Desperate and starving, North Korea may open up for more tourist dollars

Allison Wagner

    Far away from the global recession and genuine economic uncertainty brought by, arguably, too much globalization; North Korea is convulsing in its own form of cash crunch in utter isolation.

    After revaluing its currency late last year (read: chopping off two digits and obliterating what meager savings its people had over the past decades), the mass can no longer smuggle food from China into the North Korean black market, where a large number of people get their foods from.

    In a new year message that tried to both assuage its external enemies while placating rising internal dissent, North Korea has promised to work on “food security”.

    But facing almost unprecedented protests – which is most likely still very low considering it is North Korea, Dear Leader is getting desperate.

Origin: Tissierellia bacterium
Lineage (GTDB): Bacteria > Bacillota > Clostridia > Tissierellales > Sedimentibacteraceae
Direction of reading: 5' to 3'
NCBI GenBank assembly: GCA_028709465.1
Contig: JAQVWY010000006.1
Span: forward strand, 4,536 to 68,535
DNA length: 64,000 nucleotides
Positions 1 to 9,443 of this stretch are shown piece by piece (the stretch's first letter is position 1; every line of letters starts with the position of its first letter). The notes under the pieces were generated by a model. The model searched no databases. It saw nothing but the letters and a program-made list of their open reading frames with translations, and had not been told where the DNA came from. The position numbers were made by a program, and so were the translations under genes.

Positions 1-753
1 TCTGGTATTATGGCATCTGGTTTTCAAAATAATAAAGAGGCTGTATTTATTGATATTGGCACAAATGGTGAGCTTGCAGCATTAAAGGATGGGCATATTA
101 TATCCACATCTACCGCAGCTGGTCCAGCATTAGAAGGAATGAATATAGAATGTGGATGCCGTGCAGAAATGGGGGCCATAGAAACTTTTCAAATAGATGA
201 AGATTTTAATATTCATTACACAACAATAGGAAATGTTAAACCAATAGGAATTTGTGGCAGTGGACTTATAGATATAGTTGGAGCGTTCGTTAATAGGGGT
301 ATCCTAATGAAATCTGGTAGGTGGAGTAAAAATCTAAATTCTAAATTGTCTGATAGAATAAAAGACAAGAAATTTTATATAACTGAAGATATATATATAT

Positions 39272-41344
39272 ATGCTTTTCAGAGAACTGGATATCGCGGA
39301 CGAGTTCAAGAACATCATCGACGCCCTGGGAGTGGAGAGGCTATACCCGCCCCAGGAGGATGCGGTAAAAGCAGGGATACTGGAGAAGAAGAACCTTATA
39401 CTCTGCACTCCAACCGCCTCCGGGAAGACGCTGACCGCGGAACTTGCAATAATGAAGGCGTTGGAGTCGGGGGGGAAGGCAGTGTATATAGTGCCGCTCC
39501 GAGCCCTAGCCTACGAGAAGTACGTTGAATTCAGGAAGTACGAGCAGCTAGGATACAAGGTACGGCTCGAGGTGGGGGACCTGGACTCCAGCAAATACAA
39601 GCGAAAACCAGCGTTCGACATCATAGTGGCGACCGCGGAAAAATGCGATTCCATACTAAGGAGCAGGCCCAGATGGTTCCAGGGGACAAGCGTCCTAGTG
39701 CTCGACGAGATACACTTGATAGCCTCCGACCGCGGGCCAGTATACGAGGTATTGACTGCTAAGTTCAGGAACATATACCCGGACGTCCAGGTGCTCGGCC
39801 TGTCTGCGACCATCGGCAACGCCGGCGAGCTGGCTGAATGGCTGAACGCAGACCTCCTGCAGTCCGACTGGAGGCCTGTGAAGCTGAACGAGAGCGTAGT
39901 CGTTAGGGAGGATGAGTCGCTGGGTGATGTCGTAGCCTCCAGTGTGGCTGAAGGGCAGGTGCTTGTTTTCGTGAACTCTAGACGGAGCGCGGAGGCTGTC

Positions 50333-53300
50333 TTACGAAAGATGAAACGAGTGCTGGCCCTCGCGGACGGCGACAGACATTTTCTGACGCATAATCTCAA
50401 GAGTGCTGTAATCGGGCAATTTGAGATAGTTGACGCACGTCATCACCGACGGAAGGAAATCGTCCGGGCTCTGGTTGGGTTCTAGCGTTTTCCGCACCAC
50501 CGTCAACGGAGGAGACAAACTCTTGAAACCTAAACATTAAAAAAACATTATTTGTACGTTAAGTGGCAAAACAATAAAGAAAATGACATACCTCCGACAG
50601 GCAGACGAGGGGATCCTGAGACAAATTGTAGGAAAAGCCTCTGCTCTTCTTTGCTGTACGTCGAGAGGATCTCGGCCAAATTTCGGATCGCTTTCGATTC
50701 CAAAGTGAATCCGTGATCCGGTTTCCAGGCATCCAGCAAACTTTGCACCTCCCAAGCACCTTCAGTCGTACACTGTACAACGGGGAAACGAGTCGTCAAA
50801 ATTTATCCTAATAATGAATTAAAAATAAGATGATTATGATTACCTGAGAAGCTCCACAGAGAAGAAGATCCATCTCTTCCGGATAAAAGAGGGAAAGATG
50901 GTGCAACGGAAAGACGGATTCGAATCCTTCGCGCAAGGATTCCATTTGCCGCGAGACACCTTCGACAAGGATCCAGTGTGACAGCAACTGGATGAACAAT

So desperate that it’s willing to open up the country more to tourism, and perhaps not just the tour-group led ones that showcase massively choreographed performances with slogans and cards?

    Last year, the country took in 280 US visitors only. But they may very well want to open the door a tad wider, especially if Kim Jong Il’s arms exports continue to get seized.